Christian Thielemann Brings the Staatskapelle Dresden to the Proms

08/09/2016

Proms

Prom 71 – Mozart, Bruckner: Daniil Trifonov (piano); Staatskapelle Dresden/Christian Thielemann (conductor). Royal Albert Hall, London, 7.9.2016. (CC)

Gastspiel der Staatskapelle Dresden am 07.09.2016 bei den " BBC PROMS " in der Royal Albert Hall in London / Grossbritannien . Foto: Oliver Killig

Christian Thielemann conducts the Staatskapelle Dresden (c) Oliver Killig

Mozart – Piano Concerto No. 21 in C, K467 (1785)

Bruckner – Symphony No. 3 in D minor (1876/7 version, ed. Nowak)

The Bruckner Fourth a couple of days previous to this concert from Daniel Barenboim and his Berlin Staatskapelle brought forth a raft of delights; and again, a Mozart piano concerto was in the first half. This time it was Christian Thielemann and the Dresden Staatskapelle that was in the spotlight; and a different soloist, the well-respected Daniil Trifonov. Amazingly, Thielemann was making his Proms debut. He is clearly a no-nonsense conductor, not waiting for the audience to settle down before commencing; his baton technique is exemplary in clarity and expressive.

Back in 2013, Trifonov impressed with a Proms performance of Glazunov’s Second Piano Concerto with the LSO under Gergiev. If only his Mozart were as splendid. After a finely crafted orchestral exposition, with some gorgeous woodwind to string dovetailing, Trifonov entered promisingly, including a perfect trill. But a surprising memory lapse when his left hand went awry implied not all was settled; neither was co-ordination between piano and orchestra exemplary. Trifonov’s own cadenzas were certainly off-the-wall, the scampering, virtuoso cadenza in the first movement inviting in a whole range of gestures unknown to Mozart. The opening of the finale, which often finds the odd inserted flourish from pianists, found Trifonov adding a quasi-extempore passage that really was quite extended. There was even a touch of Busoni in the air in the finale’s more extended cadenza – and extended and dramatic it was, too. A shame, too, that the delightfully staccatissimo woodwind were somewhat scuppered by the acoustic. The famous slow movement was beautifully done by the orchestra, but Trifonov had a tendency to try to be over-subtle, sometimes just being too quiet in the process. A curious performance, and not one I would like to relive in a hurry.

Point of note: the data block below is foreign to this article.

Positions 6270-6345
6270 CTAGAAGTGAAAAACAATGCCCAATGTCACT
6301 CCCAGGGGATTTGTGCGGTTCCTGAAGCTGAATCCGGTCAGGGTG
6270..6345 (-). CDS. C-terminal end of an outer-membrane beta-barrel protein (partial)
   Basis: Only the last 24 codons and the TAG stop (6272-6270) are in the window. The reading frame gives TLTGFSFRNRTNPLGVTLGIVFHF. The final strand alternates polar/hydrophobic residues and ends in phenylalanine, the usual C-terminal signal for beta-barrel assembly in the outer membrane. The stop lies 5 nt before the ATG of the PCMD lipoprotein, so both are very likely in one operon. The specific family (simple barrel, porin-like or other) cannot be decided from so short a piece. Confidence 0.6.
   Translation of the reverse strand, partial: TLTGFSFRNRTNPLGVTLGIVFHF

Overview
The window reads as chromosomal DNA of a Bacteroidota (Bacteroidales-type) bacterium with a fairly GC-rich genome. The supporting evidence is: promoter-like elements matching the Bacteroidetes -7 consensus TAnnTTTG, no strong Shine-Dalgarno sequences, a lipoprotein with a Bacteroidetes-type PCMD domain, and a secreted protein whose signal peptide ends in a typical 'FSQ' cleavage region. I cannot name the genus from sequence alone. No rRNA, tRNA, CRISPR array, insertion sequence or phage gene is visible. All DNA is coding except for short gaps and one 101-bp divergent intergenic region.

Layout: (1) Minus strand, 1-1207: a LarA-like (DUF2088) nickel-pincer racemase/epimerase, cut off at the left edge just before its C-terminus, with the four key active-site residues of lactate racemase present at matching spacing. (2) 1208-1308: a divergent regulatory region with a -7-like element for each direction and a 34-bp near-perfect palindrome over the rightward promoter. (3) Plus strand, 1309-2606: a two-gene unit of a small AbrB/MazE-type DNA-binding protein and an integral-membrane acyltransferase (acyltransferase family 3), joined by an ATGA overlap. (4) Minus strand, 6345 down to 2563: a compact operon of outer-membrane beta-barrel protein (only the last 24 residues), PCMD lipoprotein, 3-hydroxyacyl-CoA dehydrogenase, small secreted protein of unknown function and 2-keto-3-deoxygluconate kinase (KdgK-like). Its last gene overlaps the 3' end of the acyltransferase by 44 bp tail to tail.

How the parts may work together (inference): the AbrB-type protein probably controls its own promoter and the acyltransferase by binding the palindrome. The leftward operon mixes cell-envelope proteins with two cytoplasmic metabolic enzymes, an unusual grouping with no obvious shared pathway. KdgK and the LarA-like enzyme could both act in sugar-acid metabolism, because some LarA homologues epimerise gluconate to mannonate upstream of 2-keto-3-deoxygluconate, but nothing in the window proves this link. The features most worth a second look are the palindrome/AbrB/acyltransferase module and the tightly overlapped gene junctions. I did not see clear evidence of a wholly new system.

The quite charming encore was Prokofiev’s own arrangement of the ‘Gavotte’ from the ballet Cinderella.

 So to the Third Symphony, in what is obviously Bruckner Week at the Proms. This was heard in the 1877 version (Thielemann did the 1873 first version in Munich but was dissatisfied; the second version of 1874 had already been done by Haitink with the Dresden orchestra so he plumped for the 1877). Conducting from memory, Thielemann delivered a clean, well-considered reading of the score. As in the first half, antiphonal violins were used; the brass choir here was to the conductor’s right. There were some glorious brass moments, the trumpets especially commanding. The horn vibrato was less convincing, however.

Thielemann’s understanding of the linear aspect of Bruckner’s writing resulted in some glorious counterpoint and a cleanliness of line even at climaxes; everything was tightly controlled. The string sound for the Andante was warm, but not glowing, and here Thielemann seemed keen to draw out the ghost of Wagner behind the writing as a whole as well as in direct quotation. By far the finest movement was the Scherzo and Trio, setting incisive, biting, fierce attack against an inviting Ländler. The finale was a showcase for Thielemann’s phenomenal stick technique and the way he effortlessly negotiated those sticky corners. One splendid moment was a magical cello line against pizzicato accompaniment; the movement’s climax was well, if not staggeringly, realised.